James Stewart had an impressive career spanning 60 years. He was a major Metro-Goldwyn-Mayer contract player, who was known for his distinctive drawl and down-to-earth persona. It was his persona that helped him connect with the American middle-class man as he often played characters who were from that background and struggling with some sort of crisis.
His films included Mr. Smith Goes to Washington (1939), The Philadelphia Story (1940), It’s a Wonderful Life (1946), Harvey (1950), Rear Window (1954) among others. However, there’s one film that is of particular interest. One that stands out like a sore thumb. This is Vertigo, Alfred Hitchcock’s masterpiece released in 1958.
The James Stewart who acts in Vertigo, isn’t the loveable, soft-spoken, all American Man that the viewer could identify. The James Stewart in Vertigo, is a manifestation of the anxieties, complexities, and toxicity of masculinity. Going into Vertigo, the viewer is convinced that the character played by James Stewart is the good guy, because James Stewart always plays the good guy in films. He has a kind smile, warm eyes and a sense of authority. One can not help but trust him.
Hitchcock used James Stewart’s persona to his advantage, and allowed Stewart to tap into that hidden side to him, to play against the character he was so used to playing. The result is the best performance Stewart ever gave.
When the audience are first introduced to James Stewart as John “Scottie” Ferguson, a retiring cop, it is during rooftop pursuit. When Scottie ends up hanging on for dear life, after nearly falling off a roof, the viewer sees something they haven’t quite seen before. They see a weakness and vulnerability in James Stewart.
This is brilliantly captured in Stewart’s facial expression, his kind warm eyes are now wide and full of horror. His expression is reminiscent of a shell-shocked soldier, frantic and wide-eyed, someone who has looked into the face of death and has lost their mind as a result. His eyes almost roll back into his skull, his face dripping with sweat. How can this be the same brave man who spoke up against corruption?
This is a nervous wreck of a man who when faced with a terrible life or death situation, breaks completely. It is a powerful opening, and a great introduction to the main character who the viewer will spend the majority of the runtime with. This simple two-minute opening helps to deconstruct everything about the persona of James Stewart, and sets us up for everything else that is about to come.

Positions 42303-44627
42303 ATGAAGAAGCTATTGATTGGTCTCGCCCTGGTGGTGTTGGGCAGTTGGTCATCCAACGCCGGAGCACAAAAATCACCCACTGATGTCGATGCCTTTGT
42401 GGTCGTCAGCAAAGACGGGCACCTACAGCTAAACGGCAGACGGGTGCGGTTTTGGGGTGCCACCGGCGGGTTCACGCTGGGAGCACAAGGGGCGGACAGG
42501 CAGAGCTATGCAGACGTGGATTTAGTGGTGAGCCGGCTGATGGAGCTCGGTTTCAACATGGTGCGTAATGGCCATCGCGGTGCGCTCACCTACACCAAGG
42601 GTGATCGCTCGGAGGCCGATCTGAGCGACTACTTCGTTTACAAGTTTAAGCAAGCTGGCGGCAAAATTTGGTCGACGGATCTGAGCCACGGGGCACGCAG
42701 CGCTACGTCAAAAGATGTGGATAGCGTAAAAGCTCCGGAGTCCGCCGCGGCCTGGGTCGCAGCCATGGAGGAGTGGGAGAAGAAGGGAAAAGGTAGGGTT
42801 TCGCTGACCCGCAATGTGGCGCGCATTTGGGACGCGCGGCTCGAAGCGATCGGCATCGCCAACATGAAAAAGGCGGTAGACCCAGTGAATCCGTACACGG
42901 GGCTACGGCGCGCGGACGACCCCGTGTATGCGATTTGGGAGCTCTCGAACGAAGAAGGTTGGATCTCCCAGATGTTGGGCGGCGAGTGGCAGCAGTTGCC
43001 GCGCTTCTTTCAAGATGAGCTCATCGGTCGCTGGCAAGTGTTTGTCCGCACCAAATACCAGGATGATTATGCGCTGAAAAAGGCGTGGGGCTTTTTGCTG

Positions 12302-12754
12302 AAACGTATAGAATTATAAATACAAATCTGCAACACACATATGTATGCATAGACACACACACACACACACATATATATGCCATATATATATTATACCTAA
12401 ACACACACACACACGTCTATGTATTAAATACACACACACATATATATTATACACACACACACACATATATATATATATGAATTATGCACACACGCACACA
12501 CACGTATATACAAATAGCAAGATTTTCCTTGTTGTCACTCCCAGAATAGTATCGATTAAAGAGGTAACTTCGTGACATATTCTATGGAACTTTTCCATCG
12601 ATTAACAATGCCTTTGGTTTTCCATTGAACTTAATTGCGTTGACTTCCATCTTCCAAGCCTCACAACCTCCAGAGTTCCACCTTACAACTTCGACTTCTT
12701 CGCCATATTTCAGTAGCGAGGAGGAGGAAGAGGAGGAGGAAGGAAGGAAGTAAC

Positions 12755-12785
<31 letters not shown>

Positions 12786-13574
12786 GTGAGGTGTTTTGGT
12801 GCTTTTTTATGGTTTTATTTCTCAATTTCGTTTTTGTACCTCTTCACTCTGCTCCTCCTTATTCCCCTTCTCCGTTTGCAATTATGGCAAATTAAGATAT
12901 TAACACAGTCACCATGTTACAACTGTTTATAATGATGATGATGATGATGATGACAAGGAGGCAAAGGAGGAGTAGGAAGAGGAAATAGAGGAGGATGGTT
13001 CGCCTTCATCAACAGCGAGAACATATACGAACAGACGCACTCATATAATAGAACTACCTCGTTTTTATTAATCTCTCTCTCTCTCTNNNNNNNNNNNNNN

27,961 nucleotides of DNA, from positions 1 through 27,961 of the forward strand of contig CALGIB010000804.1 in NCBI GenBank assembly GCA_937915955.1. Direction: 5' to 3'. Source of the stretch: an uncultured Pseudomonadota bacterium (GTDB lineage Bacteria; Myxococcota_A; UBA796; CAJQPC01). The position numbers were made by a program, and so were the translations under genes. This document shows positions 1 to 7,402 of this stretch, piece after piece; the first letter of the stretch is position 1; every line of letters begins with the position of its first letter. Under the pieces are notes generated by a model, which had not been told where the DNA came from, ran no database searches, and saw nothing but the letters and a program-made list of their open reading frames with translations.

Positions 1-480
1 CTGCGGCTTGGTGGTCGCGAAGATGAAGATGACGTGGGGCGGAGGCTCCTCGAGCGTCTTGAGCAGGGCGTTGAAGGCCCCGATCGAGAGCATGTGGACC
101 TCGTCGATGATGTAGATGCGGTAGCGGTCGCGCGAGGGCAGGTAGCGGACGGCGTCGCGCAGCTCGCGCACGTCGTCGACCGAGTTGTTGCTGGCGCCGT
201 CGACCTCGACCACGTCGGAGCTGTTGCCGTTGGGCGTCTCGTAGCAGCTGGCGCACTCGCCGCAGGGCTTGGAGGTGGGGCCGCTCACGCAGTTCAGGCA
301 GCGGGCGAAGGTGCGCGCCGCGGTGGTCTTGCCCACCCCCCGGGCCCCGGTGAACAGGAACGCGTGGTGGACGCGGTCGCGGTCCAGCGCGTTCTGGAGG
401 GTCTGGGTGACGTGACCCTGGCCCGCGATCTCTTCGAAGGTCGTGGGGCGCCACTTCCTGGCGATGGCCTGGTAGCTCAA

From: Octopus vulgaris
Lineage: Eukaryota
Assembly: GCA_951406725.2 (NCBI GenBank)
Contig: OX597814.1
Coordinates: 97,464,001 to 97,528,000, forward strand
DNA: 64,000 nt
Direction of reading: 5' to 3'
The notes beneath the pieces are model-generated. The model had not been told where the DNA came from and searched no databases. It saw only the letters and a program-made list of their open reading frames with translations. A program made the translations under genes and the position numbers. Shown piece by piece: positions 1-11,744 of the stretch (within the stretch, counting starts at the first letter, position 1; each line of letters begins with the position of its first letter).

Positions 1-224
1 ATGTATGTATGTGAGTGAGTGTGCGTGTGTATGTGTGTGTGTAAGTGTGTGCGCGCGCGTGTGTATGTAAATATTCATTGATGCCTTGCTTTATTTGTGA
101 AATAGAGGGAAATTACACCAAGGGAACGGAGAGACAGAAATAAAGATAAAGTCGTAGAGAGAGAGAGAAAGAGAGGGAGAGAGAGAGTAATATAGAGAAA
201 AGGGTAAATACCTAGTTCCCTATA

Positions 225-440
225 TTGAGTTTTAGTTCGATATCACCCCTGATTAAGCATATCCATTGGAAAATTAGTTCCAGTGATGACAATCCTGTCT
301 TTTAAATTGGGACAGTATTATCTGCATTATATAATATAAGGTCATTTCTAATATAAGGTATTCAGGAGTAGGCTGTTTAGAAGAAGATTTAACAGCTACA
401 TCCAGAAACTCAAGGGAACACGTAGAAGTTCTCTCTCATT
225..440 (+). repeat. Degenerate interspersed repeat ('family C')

Of course, the film’s plot kicks into action when Scottie is asked to follow Madeline (Kim Novak), whose Husband is concerned about her odd behaviour. As Scottie begins to know more about Madeline, he starts to become obsessed with her. Stewart manages to capture a man struggling to control his sexual urges, and this is brilliantly captured in the scene where he takes Madeleine back to his apartment after saving her from an apparent suicide attempt.
When Madeleine comes around and awakes in his bed, she rightly asks him what the hell is going on. He has undressed her and placed her in one of his dressing gowns. From the dialogue, Scottie is trying to be his usual calm, collective and authoritarian self, stating things in a matter-of-fact manner. However, Stewart’s facial expressions and body language give away the inner turmoil and conflict of the character. His eyes dart away, as if he’s unsure where to look. He blinks a lot too. His body language is too formal and rigid, as if he’s afraid to let his guard down.
Events though he’s telling Madeleine the truth of what happened, he gives across the impression that he is lying. It’s a brilliant, subtle act by Stewart which helps to reinforce the idea that the character of Scottie isn’t the good guy that he claims to be.
When she goes to sit beside the fire, he leans against the wall, in an attempt to be more relaxed and casual. However, he doesn’t smile, and his questioning is direct. With the camera looking down at Novak and presenting her as small and vulnerable, Scottie’s authority is reinforced. James Stewart was 50, compared to Novak’s 25 years of age. Knowing their age difference, only reinforces the feeling of unease for the viewer.
Stewart delivers his lines to Novak, as if she’s a child. Direct and steady. Later, when Madeleine and Scottie have their first kiss, Stewart seems stiff and rigid still, again capturing this contrast in ages, and power dynamic between the two. This isn’t a love story, but one about possession and manipulation.
Stewart’s finest scene comes during Judy (Novak) becomes Madeline. When Judy returns after having her hair dyed blonde, Scottie’s reaction is less than enthusiastic and his expression is very stern-faced. Again he tried his hardest to remain calm and act casual by scratching his head. However he stands at a distance away from Judy, exerting his authority and looming over her, which we see reflected in the mirror. He reaches out to touch her hair, which causes Judy to turn around quickly.
His sudden movements are quite unsettling, and we see just how controlling he has become. When Judy returns from the bathroom, there is a look of disbelief on Stewart’s face. His expression quickly melts into one of smug satisfaction as he goes to embrace Judy; he’s finally got what he wanted.
In the end, Vertigo would go on to bomb at the box office. It earned significantly less than any other of Hitchcock’s films. Naturally, Hitchcock blamed James Stewart for this, due to his age. Audiences couldn’t believe that 25-year-old Kim Novak would fall for a man double her age. Although, James Stewart never got the recongintion he deserved for his performance in Vertigo, in recent years critics have acknowledged his hard work and effort. Vertigo may be Hitchcock’s masterpiece but it is also James Stawart’s masterpiece too.